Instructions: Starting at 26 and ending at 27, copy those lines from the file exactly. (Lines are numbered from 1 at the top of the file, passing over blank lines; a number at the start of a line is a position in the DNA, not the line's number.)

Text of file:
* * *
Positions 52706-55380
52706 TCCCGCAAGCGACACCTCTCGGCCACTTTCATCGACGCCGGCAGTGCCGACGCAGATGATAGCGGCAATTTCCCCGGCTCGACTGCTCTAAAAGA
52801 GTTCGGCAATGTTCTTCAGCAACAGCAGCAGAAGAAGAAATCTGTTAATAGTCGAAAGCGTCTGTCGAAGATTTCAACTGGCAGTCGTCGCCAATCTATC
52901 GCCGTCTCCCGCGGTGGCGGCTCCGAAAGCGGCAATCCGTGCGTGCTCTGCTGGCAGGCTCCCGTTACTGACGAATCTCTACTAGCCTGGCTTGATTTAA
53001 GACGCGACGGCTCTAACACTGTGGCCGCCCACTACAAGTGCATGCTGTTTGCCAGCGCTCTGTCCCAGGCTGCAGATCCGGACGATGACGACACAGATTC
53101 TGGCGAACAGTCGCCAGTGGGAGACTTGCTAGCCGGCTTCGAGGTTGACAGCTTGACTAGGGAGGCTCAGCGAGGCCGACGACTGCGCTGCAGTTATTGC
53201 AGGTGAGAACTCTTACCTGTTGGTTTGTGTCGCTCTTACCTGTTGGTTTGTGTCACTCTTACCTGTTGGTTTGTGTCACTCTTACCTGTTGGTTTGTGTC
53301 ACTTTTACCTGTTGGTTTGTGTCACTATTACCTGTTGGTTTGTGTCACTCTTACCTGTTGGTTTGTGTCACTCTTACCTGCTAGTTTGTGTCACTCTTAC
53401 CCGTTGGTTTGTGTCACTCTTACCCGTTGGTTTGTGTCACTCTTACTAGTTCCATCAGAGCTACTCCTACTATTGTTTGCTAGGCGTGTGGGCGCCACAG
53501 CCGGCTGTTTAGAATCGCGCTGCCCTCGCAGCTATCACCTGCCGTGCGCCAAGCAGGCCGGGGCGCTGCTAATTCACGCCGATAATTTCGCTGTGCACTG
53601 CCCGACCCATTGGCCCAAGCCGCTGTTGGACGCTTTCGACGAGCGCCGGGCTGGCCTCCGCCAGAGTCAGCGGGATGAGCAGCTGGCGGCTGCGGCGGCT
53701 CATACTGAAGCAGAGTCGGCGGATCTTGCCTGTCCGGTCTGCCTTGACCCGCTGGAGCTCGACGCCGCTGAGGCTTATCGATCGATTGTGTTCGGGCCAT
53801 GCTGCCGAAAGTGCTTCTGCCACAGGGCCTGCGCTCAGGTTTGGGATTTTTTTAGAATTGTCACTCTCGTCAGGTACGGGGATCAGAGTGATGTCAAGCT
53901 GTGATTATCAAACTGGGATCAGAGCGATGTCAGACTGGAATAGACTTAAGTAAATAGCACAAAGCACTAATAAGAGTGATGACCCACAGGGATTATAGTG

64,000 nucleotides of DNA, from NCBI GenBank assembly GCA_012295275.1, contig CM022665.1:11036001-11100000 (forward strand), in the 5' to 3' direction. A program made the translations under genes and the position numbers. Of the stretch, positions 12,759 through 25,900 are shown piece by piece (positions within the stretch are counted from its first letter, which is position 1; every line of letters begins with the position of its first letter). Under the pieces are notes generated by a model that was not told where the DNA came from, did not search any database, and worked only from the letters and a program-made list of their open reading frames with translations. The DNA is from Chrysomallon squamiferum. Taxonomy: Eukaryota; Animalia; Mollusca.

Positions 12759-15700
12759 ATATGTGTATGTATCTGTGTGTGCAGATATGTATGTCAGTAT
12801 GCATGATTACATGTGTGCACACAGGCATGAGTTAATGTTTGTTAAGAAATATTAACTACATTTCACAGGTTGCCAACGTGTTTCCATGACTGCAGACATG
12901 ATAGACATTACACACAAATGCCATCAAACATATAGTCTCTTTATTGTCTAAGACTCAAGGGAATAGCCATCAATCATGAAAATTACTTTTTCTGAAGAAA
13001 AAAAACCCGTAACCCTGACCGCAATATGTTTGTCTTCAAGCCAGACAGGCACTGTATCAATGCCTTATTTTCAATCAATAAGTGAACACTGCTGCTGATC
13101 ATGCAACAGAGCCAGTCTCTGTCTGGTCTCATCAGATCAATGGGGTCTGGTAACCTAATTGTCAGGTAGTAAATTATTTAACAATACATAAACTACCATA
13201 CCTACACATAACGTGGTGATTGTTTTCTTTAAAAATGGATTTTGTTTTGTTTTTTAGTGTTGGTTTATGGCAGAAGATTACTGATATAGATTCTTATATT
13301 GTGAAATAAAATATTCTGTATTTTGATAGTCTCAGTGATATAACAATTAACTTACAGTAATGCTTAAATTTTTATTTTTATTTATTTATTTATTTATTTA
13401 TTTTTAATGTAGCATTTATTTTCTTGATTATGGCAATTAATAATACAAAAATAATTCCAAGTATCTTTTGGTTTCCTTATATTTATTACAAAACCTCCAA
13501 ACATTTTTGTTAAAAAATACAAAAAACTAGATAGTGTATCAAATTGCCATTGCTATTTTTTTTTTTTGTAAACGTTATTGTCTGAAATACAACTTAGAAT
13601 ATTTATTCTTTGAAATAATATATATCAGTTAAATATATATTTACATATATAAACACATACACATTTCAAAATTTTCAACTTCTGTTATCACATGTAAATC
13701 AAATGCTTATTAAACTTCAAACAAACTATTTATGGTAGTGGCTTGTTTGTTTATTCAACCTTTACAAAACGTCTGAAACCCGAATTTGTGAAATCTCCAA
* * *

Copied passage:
13601 ATTTATTCTTTGAAATAATATATATCAGTTAAATATATATTTACATATATAAACACATACACATTTCAAAATTTTCAACTTCTGTTATCACATGTAAATC
13701 AAATGCTTATTAAACTTCAAACAAACTATTTATGGTAGTGGCTTGTTTGTTTATTCAACCTTTACAAAACGTCTGAAACCCGAATTTGTGAAATCTCCAA